Hawley rode up and informed me that Captain Payne's cavalry were at this moment having a skirmish with 500 rebel cavalry . Colonel Hawley took his command and made a detour to the left, while I moved forward at double-quick with my command, leaving the baggage train and guard in command of Major Wing. Arriving at the Boonsborough road, where the skirmish was in progress, the enemy made a precipitate retreat . Three of Captain Payne's command were severely wounded, one of whom died the following day . Four of the enemy were wounded and a rebel major's horse was shot from under him . We encamped by a spring in the woods, 1 mile distant from the village and from the summit of the mountain called Fairview . On our arrival at Clear Spring, we were entirely out of rations, and were generously supplied by the citizens of the town a portion of which was paid for by the colonel . We ascertained that Lee's army had just arrived at Williamsport 7 miles distant, and (before the completion of the pontoon bridges) had commenced crossing the Potomac in boats, at the rate of three teams an hour . We also ascertained that Lee's pontoons were build with old canalboat and pieces of houses and lumber. The rebel general Imboden, and 10, 000 cavalry, infantry, and artillery, were encamped within 2 and 1/2 miles. From the summit of Fairview, Williampsort and a portion of the rebel forces were plainly discernible . I posted four companies of my command on picket, and kept that number out during our stay at the Spring, and the greatest vigilance was exercised to guard against a surprise, having been ordered here to hold and guard this pass(Boonsborough pike), Clear Spring, and Fairview, until the arrival of General Kelley's division, which took place during the night of the 11th July, and, early on the morning of the 12th, general Kelley posted a battery on the summit of Fairview and below, near the village of Clear Spring, and commenced shelling Imboden on the morning of the 12th. On the 12th, Captain Hugh Swan captured a rebel major and captain, who were not three hours from Lee's headquarters . They were sent under guard to Major-General Couch, at Chambersburg. Sunday morning,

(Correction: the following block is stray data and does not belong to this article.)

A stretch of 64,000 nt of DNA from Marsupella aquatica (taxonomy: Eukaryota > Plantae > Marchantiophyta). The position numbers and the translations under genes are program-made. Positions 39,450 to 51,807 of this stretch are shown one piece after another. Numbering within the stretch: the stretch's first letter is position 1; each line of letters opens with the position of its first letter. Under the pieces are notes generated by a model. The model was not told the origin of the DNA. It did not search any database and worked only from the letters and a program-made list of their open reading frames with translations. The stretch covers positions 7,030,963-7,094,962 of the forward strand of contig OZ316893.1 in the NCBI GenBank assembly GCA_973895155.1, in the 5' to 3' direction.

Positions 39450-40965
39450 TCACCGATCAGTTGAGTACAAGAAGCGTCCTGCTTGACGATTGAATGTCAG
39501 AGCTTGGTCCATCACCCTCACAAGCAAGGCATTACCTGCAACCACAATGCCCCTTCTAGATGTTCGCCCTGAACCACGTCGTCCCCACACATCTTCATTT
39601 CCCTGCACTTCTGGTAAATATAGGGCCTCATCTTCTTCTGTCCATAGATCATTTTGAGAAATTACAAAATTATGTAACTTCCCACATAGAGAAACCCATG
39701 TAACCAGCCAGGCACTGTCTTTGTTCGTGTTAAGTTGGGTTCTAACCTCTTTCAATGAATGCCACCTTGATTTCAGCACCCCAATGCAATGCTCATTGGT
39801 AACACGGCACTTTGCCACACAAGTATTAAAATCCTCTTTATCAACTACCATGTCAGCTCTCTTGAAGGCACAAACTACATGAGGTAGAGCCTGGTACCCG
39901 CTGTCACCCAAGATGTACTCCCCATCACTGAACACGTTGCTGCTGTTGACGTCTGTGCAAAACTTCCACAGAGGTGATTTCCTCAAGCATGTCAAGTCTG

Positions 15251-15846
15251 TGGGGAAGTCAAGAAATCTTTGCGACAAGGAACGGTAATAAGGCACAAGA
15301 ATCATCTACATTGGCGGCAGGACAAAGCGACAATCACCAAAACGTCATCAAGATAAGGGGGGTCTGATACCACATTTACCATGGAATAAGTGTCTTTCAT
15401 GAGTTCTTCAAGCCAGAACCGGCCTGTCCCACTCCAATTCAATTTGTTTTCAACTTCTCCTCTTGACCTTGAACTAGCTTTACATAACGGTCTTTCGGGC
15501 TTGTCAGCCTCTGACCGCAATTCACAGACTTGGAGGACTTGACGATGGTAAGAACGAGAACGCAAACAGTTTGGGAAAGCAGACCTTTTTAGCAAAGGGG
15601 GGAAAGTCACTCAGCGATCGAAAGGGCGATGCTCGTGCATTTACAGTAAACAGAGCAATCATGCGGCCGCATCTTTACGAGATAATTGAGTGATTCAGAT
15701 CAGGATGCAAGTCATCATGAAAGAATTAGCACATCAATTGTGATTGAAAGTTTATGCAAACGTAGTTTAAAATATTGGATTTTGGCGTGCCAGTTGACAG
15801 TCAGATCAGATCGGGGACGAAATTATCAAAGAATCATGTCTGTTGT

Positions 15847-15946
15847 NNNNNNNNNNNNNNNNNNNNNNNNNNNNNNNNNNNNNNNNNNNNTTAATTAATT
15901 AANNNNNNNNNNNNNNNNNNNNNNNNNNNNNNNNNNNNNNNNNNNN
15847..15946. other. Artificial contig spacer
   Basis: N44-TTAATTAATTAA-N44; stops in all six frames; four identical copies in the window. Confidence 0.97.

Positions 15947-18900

July 12. -Colonel Hawley received a dispatch from Colonel Pierce, at Loudoun, ordering the Twenty-ninth Pennsylvania Regiment and my command to proceed immediately to Loudoun, as that division was to leave that morning to join General Kelley's division at Clear Spring . We left at 7 a. m., and arrived at Mercesburg at 6p. m., where we encamped for the night . At this place I detached Company G, Captain Harry Kester, who remained at Mercesburg as provost guard .
July 13. - At 6 a. m. left Mercesburg, and, when about 1 mile distant from this place, met Colonel Pierce, with Milroy's division, on his way to Clear Spring ; arrived at Loudoun at 10 a. m., and encamped . Colonel Hawley reported by telegraph to major-General Couch at Chambersburg .
Tuesday, July 14. - At 5 p. m., while inspecting my command, Colonel Hawley received a telegram from major-General Couch, ordering me to report with my command to major-General Wool, in New York City, with all possible dispatch . major Wing was sent to Mercesburg, with orders to follow with Company G, Captain Kester, and join us as soon as possible . Government not being able to furnish transportation, Lieutenant-Colonel Seely, Surg. Jacob Whittaker, and Quartermaster-Sergeant Hartman were left to tire teams and bring on our camp equipage Left Loudoun at 8 p. m., and ar-